Murrayville resident Mike Kirk is leading a donation drive for youth-and-adult-sized bicycles

Bikes dropped off at LEC this Saturday are ’gifts of mobility’

Donated youth- and adult-sized bicycles help people living in developing countries.

A bike that is stashed away all winter and then dusted off and used a handful times in the spring and summer months can become a life-altering gift to someone in a developing country.

The chance to give people the “gift of mobility” is the reason Mike Kirk and a team of volunteers will spend this Saturday at the Langley Events Centre, accepting donations of youth-and-adult-sized bicycles.

Donations will be accepted from 10 a.m. to 4 p.m. at the LEC’s east parking lot, off of 202A Street.

All donated bikes are earmarked for Bicycles for Humanity (, a non-profit organization that delivers bicycles to developing countries, including Uganda, South Africa, and Namibia.

“It is amazing to see the good our bikes can do,” Kirk said.

Kirk said he’s putting his time and energy into Bicycles for Humanity because he’s so connected to the cause.

“I could see the benefit of what the bikes can do for people in a developing country,” Kirk said. “It’s a catalyst to help their world.”

Bicycles for Humanity notes that the mobility offered by a bicycle means that “mothers can carry containers of water back to their village in a fraction of the time walking required. Students get to school faster, saving precious daylight for studies. Parents transport more items to market to sell. Healthcare workers are three to four times more productive.”

This is Kirk’s second bike drive. The first, in 2014, was “overwhelming,” he said.

Kirk had hoped to receive between 10 and 20 donated bicycles and ended up with 140 at the end of the day.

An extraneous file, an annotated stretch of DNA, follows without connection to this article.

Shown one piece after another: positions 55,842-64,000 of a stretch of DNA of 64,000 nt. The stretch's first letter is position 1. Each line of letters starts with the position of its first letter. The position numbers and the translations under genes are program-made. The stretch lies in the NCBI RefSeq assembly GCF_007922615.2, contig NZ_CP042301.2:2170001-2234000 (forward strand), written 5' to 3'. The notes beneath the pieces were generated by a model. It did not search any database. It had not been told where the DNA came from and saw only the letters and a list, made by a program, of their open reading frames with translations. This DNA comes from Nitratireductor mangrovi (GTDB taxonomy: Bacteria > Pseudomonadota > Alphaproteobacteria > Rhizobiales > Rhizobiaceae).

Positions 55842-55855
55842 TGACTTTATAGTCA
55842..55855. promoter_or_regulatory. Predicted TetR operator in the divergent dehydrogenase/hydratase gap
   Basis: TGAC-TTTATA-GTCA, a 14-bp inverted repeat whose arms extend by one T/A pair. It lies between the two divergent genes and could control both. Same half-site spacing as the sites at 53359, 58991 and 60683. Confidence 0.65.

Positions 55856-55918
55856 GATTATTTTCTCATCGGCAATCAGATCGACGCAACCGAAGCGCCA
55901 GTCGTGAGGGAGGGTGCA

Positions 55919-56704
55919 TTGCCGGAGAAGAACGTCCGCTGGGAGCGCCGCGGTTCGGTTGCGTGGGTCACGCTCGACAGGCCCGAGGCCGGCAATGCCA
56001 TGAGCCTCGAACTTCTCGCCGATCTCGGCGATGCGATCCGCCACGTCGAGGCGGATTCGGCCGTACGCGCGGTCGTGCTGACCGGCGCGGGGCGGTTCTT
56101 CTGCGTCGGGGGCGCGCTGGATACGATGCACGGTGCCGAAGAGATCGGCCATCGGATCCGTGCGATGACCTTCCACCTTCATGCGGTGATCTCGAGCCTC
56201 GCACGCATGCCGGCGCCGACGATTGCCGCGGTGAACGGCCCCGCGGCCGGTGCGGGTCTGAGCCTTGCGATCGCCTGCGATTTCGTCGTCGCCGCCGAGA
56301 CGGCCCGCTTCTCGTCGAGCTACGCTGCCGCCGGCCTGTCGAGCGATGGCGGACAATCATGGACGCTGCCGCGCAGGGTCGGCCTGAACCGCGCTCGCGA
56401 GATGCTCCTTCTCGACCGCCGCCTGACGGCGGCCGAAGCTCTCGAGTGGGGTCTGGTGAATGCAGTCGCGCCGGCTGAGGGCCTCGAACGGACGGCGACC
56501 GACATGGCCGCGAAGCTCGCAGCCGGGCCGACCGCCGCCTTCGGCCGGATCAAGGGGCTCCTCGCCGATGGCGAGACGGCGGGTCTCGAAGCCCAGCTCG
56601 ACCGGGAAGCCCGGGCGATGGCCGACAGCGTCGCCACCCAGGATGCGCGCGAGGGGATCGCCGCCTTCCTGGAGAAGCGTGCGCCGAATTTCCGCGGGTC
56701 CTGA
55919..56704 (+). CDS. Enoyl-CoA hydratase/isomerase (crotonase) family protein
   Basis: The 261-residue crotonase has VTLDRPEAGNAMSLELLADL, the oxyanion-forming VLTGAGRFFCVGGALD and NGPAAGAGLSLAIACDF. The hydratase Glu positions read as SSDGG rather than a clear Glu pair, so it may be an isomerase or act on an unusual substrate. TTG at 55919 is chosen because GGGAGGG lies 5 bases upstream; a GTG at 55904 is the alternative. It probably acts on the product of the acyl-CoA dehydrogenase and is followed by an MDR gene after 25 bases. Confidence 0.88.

And while this was a very positive development, Kirk had nowhere to store the bikes and said he had to “call in favours from all my friends to help get them from the parking lot at Five-Corners back to my place, where they sat tarped, and slowly dwindled down.”

“It was a slow process of getting them up to the chapter in Whistler who I was piggy-backing off of,” Kirk said.

The plan for the past couple years was for Kirk to gather the bikes in the Fraser Valley, while Pat Montani  (the founder of the entire B4H org and Whistler chapter) handled all the container purchasing, and shipping arrangements.

He says he’s now “a lot more organized,” and has a trailer and shipping container ready to store the bikes locally.

“We’ve been clearing out stratas and taking drop-offs over the past couple years and that’s added about another 200 to our total collection,” Kirk said.

“Recently I took all the bikes I had — roughly 60 — and gave them to a group in North Van that sent a container to Namibia.”

Kirk came across Bicycles for Humanity online and its purpose resonated with him.  He said he has a “willingness to do good and hopefully make the world a better place.”

“I feel this is an organization that really helps,” he added. “I also feel it’s important for my two kids to see me… make change and set a positive example for them.”

The key on Saturday is for donors to drop off bikes suitable for those aged 10 and older.

“The cost/space used to get a small child’s bike to these developing countries is not worth it for the ultimate use,” Kirk stressed. “The bigger bikes are just so much more valuable. This is a very important point so hopefully we can call this out.”

The bikes from this year’s drive will go to an organization in South Africa.

“The Seattle chapter may have some funds and already has a network on the ground over there to ensure the bikes are used properly,” Kirk said.

In general, Kirk said, a bike is “just a great gift to a person in a developing world. Once people see the cause, it’s like, ‘Oh, this is where my bike needs to go.’ People relate to the cause and see that this gives their bikes a really positive second life.”

The founder of Bicycles for Humanity’s Fraser Valley chapter, Kirk plans to host a pub night or something similar as a fundraiser, as well.

“All in all, the cost of the container, shipping, etc. will amount to a $10,000 bill, and that will all be funded by grassroots pounding-the-ground donations,” he said. “Whistler has some good infrastructure in this regard that I hope to leverage, too.”

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